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Application Security

New Android 'Toast' Vuln Makes Overlay Attacks Easier

The vast majority of Android devices are at risk of a 'Toast' overlay attack that builds on Cloak and Dagger exploits. The bug could lead to remote control of the device unless Google's latest security patch is applied.

A high-severity vulnerability in Android's "Toast" feature is putting users at risk of an overlay attack, which could ultimately result in the remote commandeering of their device.

Palo Alto Networks Unit 42 researchers discovered the vulnerability, which affects all versions of Android except its recently released Android 8.0 Oreo operating system. Android users, however, can apply Google's September 2017 Android Security Bulletin to patch the vulnerability, Palo Alto Networks advises.

The vulnerability can potentially affect hundreds of millions of devices, if not billions, if not patched. In the first quarter alone, 327 million Android smartphones were shipped worldwide, according to a Gartner report.

"This new vulnerability expands the possible scope of the possible attacks significantly," says Christopher Budd, senior threat communications manager for Palo Alto Networks.

The Android Toast vulnerability makes it easier for cybercriminals to launch an Android overlay attack, like the Cloak and Dagger exploit demonstrated earlier this year.

Android's Toast feature allows notifications to pop up in a window and lays them across a user's screen over other apps. But attackers can abuse Toast's accessibility system and remotely install malware, steal user data, deploy ransomware, and engage in other nefarious activities that require control of the device, Budd says.

Overlay attacks are nothing new, but the Toast vulnerability eliminates two difficult challenges that were required in a Cloak and Dagger exploit, says Budd.

An overlay attack entails laying a bogus app on top of a malicious app. When users take action on the bogus app, such as clicking an "ok" button or the "next" button, they are actually clicking through to the malicious app underneath and enabling permissions for that nefarious app.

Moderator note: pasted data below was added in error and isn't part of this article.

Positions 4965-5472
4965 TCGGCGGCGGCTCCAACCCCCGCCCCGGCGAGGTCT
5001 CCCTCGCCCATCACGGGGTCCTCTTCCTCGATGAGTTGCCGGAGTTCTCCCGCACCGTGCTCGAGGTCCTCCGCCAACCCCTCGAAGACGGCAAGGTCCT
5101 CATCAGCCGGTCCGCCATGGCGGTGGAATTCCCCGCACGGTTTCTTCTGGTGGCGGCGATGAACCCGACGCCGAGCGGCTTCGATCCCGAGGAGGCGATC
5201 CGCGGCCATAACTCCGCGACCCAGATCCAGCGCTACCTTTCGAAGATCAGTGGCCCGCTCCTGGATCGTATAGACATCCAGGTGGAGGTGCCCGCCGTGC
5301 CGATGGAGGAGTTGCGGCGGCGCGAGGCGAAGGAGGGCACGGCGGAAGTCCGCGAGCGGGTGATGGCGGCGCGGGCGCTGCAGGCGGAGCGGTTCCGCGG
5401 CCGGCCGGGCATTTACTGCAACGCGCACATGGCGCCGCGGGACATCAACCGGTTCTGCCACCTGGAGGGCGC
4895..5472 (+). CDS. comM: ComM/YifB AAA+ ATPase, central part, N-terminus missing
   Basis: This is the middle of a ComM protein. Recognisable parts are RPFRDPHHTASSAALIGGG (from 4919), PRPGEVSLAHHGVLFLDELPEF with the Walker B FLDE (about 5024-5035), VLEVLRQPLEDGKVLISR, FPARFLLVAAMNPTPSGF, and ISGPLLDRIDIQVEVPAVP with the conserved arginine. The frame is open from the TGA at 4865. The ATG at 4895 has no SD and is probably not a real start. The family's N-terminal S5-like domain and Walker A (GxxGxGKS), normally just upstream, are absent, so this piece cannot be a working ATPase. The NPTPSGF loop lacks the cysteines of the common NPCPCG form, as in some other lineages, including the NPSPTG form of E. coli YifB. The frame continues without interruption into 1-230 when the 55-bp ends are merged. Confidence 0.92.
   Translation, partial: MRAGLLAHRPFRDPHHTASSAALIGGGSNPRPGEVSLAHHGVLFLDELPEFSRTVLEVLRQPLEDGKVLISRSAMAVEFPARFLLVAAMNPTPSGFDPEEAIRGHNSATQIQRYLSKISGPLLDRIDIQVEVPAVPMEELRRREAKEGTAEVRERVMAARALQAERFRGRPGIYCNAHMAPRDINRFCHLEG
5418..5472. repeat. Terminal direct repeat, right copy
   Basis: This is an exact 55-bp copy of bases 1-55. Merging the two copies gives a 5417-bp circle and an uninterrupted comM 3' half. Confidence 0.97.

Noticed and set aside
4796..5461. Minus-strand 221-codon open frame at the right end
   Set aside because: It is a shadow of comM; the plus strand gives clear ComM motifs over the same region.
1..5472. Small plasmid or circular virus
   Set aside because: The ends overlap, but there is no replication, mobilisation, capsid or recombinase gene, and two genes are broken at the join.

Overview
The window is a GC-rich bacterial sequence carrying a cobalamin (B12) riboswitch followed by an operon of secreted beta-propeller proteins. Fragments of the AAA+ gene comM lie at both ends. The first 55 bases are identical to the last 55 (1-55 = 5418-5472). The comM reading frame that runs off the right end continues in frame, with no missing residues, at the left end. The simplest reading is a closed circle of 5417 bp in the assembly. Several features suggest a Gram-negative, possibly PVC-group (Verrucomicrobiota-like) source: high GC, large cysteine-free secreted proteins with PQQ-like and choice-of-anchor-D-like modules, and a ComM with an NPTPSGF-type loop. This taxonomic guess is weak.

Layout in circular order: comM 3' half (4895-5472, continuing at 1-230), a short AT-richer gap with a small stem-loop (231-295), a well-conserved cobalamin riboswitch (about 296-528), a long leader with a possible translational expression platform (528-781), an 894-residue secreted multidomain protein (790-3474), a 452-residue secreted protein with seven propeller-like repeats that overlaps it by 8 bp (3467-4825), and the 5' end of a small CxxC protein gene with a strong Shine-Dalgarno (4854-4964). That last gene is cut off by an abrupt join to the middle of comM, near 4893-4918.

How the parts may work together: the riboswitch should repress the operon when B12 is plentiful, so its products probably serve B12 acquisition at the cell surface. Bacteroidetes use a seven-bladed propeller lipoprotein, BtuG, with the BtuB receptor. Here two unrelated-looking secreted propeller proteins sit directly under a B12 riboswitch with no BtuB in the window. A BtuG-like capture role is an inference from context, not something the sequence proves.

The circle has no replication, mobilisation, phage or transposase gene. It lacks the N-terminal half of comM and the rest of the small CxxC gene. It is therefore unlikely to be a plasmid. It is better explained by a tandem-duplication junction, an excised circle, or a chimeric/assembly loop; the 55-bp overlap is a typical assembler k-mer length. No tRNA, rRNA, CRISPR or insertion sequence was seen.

In order to perform a Cloak and Dagger exploit, attackers would face the challenge of getting their malicious apps on Google Play and, once downloaded, users would need to give their permission for the app to put a dialog box on the screen atop of other apps for pop-up alerts, says Budd.

But the Toast vulnerability allows attackers to forgo these steps, allowing them to get their malicious overlay apps installed from sites other than Google Play.

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The Unit 42 researchers discovered the vulnerability while taking a look at the Cloak-and-Dagger exploit.

"Our researchers looked into the original Cloak and Dagger research and continued to delve deeper into the way windows can be drawn by apps in Android and found the ability to abuse the accessibility system in this way," Budd explains.

He notes Palo Alto Networks is not aware of any active attacks that have exploited the Toast vulnerability.

Roman Unuchek, a senior malware analyst at Kaspersky Lab, agrees there is an easier way for attackers to gain entry for an overlay attack beyond meeting the two requirements needed for the Cloak and Dagger exploit.

“Our findings actually show something different – this can be done easily, just by asking for accessibility services," Unuchek says.

He added Kaspersky also has not seen any cybercriminals exploiting the toast vulnerability but noted that these criminals are able to exploit new vulnerabilities very fast. 

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Dawn Kawamoto is an Associate Editor for Dark Reading, where she covers cybersecurity news and trends. She is an award-winning journalist who has written and edited technology, management, leadership, career, finance, and innovation stories for such publications as CNET's ... View Full Bio
 

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